Following the night attack, Admiral Tōgō sent his subordinate, Vice Admiral Dewa Shigetō, with four cruisers on a reconnaissance mission at 08:00 to look into the Port Arthur anchorage and to assess the damage. By 09:00 Admiral Dewa was close enough to make out the Russian fleet through the morning mist. He observed 12 battleships and cruisers, three or four of which seemed to be badly listing or to be aground. The smaller vessels outside the harbor entrance were in apparent disarray. Dewa approached to about 7,500 yards (6,900 m) of the harbor, but as no notice was taken of the Japanese ships, he was convinced that the night attack had successfully paralyzed the Russian fleet, and sped off to report to Admiral Tōgō.

Unaware that the Russian fleet was getting ready for battle, Dewa urged Admiral Tōgō that the moment was extremely advantageous for the main fleet to quickly attack. Although Tōgō would have preferred luring the Russian fleet away from the protection of the shore batteries, Dewa's mistakenly optimistic conclusions meant that the risk was justified. Admiral Tōgō ordered the First Division to attack the harbor, with the Third Division in reserve in the rear.

Upon approaching Port Arthur the Japanese came upon the Russian cruiser Boyarin, which was on patrol. Boyarin fired on the Mikasa at extreme range, then turned and retreated. At around 12:00, at a range of about 5 miles,[1] combat commenced between the Japanese and Russian fleets. The Japanese concentrated the fire of their 12" guns on the shore batteries while using their 8" and 6" against the Russian ships. Shooting was poor on both sides, but the Japanese severely damaged the Novik, Petropavlovsk, Poltava, Diana and Askold. However, it soon became evident that Admiral Dewa had made a critical error; the Russians had recovered from the initial destroyer attack, and their battleships had steam up.[6] In the first five minutes of the battle Mikasa was hit by a ricocheting shell, which burst over her, wounding the chief engineer, the flag lieutenant, and five other officers and men, wrecking the aft bridge.

At 12:20, Admiral Tōgō decided to run away and flee. It was a risky maneuver that exposed the fleet to the full brunt of the Russian shore batteries. Despite the heavy firing, the Japanese battleships completed the maneuver and rapidly fled out of range. The Shikishima, Mikasa, Fuji, and Hatsuse all took damage, receiving 7 hits amongst them.[1] Several hits were also made on Admiral Kamimura Hikonojō's cruisers as they reached the turning point. The Russians in return had received about 5 hits, distributed amongst the battleships Petropavlovsk, Pobeda, Poltava, and the Sevastopol.[1] During this same time, the cruiser Novik had closed to within 3,300 yards (3,000 m) of the Japanese cruisers and launched a torpedo salvo. All missed although the Novik had received a severe shell hit below the waterline.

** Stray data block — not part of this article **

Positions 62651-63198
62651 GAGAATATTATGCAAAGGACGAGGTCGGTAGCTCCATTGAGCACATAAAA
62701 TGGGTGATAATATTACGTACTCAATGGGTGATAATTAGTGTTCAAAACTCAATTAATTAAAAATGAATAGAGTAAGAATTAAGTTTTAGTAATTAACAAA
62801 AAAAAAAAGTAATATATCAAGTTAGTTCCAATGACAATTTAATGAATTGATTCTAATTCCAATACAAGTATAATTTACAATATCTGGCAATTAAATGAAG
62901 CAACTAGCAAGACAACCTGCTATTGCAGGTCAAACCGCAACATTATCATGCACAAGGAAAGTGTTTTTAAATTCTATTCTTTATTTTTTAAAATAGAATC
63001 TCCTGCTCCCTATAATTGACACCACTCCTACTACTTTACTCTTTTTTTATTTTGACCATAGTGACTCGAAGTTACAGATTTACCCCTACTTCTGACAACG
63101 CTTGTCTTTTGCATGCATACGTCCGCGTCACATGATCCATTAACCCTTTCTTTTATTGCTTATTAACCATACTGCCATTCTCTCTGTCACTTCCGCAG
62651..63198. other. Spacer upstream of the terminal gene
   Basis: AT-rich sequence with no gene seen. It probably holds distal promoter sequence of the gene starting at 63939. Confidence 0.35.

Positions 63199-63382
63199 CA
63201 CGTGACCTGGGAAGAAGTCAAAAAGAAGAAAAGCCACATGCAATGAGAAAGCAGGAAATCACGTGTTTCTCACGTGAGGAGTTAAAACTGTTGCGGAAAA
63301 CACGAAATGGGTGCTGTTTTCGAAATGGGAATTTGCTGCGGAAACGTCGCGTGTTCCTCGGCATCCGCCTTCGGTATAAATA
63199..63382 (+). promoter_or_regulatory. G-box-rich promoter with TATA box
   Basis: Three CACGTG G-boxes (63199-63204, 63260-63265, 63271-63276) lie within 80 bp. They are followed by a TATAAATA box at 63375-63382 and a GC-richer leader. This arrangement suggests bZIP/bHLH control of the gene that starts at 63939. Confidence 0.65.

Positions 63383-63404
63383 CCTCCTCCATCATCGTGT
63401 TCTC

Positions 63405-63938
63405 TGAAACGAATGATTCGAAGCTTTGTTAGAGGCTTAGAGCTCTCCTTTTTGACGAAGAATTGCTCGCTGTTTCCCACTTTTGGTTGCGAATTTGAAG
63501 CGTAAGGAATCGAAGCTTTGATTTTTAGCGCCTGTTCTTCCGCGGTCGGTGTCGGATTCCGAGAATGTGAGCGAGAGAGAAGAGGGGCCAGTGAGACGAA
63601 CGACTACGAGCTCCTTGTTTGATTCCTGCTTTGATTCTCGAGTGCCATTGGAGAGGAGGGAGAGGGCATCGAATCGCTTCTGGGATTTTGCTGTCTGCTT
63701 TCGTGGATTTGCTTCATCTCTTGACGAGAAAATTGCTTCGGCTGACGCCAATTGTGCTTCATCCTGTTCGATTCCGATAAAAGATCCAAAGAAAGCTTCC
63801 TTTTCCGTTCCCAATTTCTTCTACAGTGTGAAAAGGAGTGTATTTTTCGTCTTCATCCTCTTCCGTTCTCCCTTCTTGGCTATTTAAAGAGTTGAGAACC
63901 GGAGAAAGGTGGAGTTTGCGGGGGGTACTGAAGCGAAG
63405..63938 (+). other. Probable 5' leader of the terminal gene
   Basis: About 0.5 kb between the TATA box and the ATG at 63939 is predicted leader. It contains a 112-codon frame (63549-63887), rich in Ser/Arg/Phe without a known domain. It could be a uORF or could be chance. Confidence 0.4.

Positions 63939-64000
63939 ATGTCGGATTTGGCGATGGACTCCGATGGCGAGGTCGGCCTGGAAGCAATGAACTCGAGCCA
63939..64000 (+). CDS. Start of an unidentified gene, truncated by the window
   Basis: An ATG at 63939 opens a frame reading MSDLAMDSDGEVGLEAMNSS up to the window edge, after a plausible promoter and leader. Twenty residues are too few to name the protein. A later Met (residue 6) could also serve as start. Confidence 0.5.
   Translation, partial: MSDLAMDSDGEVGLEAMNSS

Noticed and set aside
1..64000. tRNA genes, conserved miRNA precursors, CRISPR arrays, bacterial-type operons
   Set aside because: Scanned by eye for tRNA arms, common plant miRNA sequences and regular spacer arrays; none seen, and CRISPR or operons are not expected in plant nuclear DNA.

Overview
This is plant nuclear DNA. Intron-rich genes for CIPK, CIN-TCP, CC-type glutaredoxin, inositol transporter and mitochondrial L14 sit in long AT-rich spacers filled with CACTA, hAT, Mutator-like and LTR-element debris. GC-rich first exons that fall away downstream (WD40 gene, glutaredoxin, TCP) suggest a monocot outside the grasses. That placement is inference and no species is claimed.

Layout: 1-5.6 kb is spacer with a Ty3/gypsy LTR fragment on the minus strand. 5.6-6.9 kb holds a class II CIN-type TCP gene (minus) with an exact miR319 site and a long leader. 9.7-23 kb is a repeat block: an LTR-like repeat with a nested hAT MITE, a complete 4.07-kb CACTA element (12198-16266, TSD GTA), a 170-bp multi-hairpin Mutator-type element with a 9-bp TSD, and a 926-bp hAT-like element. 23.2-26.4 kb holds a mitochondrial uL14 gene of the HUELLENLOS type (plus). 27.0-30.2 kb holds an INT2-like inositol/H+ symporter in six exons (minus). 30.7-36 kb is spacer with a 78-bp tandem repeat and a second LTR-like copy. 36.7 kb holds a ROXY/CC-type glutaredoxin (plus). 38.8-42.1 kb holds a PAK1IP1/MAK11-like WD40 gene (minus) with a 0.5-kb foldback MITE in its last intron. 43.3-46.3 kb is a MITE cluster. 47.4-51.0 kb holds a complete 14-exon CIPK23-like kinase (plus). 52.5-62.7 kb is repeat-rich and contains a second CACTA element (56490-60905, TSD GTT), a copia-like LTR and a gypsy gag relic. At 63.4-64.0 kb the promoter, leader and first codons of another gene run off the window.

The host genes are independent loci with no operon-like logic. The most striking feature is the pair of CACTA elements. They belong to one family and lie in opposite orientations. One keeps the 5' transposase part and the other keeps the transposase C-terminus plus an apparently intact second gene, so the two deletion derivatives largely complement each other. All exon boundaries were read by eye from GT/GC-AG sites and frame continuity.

Although the naval Battle of Port Arthur had resulted in no major warship losses, the IJN had been driven from the battlefield by the combined fire of the Russian battleships and shore batteries, thus attributing to them a minor victory.[1] The Russians took 150 casualties to around 90 for the Japanese. Although no ship was sunk on either side, several took damage. However, the Japanese had ship repair and drydock facilities in Sasebo with which to make repairs, whereas the Russian fleet had only very limited repair capability at Port Arthur.

It was obvious that Admiral Dewa had failed to press his reconnaissance closely enough, and that once the true situation was apparent, Admiral Tōgō's objection to engage the Russians under their shore batteries was justified.

The formal declaration of war between Japan and Russia was issued on 10 February 1904, a day after the battle. The attack, conducted against a largely unassuming and unprepared neutral power in peacetime, has been widely compared to the 1941 attack on Pearl Harbor.[7]

In 1907, the Second Hague Conference adopted provisions regarding the rights and duties of neutral powers on land and sea,[8][9] prohibiting nations from committing any acts of hostility against neutral countries or persons as well as requiring that a declaration of war be given before commencing the attack on a targeted party.[10]

Subsequent naval actions at Port Arthur, February–December 1904[edit]

On Thursday 11 February 1904, the Russian minelayer Yenisei started to mine the entrance to Port Arthur. One of the mines washed up against the ship's rudder, exploded and caused the ship to sink, with loss of 120 of the ship's complement of 200. Yenisei also sank with the only map indicating the position of the mines. The Boyarin, sent to investigate the accident, also struck a mine and was abandoned, although staying afloat. She sank two days later after hitting a second mine.

Admiral Togo set sail from Sasebo again on Sunday 14 February 1904, with all ships except for Fuji. On the morning of Wednesday 24 February 1904, an attempt was made to scuttle five old transport vessels to block the entry to Port Arthur, sealing the Russian fleet inside. The plan was foiled by Retvizan, which was still grounded outside the harbor. In the poor light, the Russians mistook the old transports for battleships, and an exultant Viceroy Yevgeni Alekseyev telegraphed the Tsar of his great naval victory. After daylight revealed the truth, a second telegram needed to be sent.

The Japanese destroyer Sasanami on 10 March 1904, with the Russian Stereguchtschi in tow, shortly before the latter sank.